Breast Sensation

Feelings in the breast can decrease after breast reconstruction. People report a range of feelings, from intense sensitivity to complete numbness in the breast. These changes are usually temporary, but can be permanent and may affect your sexual response. These changes vary widely between patients, but in general it can be expected that overall sensation to the breast region will be decreased after mastectomy and breast reconstruction.

Delayed Wound Healing or Wound Dehiscence

In some instances, the incision site takes longer to heal than normal. Cigarette smoking, poor nutritional status and a compromised immune system can all cause delayed wound healing or wound separation.

To learn more about autologous breast reconstruction contact our cosmetic surgeons at Park Meadows Cosmetic Surgery in Lone Tree serving Denver and all of Colorado. Schedule a consultation and take a tour of our state-of-the-art facility by calling 303-706-1100 with any questions about our breast reconstruction services.

Schedule a DIEP Flap Consultation in Lone Tree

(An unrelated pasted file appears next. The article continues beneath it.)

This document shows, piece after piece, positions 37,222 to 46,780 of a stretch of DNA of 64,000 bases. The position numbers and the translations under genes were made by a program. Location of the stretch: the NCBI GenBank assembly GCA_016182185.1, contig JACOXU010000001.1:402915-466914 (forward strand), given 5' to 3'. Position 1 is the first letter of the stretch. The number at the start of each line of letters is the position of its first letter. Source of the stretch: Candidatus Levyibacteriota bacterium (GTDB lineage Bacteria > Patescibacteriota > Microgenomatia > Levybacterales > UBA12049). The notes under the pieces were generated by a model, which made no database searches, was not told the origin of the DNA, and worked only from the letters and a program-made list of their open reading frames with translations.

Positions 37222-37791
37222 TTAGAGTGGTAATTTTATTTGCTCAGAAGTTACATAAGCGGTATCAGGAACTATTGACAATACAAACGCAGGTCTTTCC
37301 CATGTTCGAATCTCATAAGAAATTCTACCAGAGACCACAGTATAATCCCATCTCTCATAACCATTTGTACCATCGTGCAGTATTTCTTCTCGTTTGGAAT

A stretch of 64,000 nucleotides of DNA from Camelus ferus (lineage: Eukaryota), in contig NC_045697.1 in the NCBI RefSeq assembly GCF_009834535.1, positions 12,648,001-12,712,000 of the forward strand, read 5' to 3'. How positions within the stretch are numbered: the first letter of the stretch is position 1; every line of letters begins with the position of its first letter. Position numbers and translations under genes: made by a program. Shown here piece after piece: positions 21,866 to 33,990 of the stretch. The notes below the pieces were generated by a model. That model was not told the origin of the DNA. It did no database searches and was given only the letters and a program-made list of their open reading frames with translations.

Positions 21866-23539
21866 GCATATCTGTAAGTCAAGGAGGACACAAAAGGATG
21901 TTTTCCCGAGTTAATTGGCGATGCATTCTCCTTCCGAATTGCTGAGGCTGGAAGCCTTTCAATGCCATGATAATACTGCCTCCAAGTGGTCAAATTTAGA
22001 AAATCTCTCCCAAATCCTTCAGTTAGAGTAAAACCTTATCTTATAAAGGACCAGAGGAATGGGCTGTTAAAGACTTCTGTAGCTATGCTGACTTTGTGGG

Our board-certified plastic and reconstructive surgeons are among a small group of providers who offer DIEP flap. We have performed hundreds of these procedures over the years. Call 303-706-1100 to learn if DIEP flap reconstruction will work for your needs and goals. We serve patients from Lone Tree, Denver, and across Colorado. We also see out-of-state patients.

Complimentary Cosmetic Consultation

* All indicated fields must be completed.
Please include non-medical questions and correspondence only.



7430 E. Park Meadows Dr.
Suite 300
Lone Tree, CO 80124


Get Directions

Office Hours

Monday-Friday: 8:30am-4:30pm
Saturday-Sunday: Closed

Accessibility Toolbar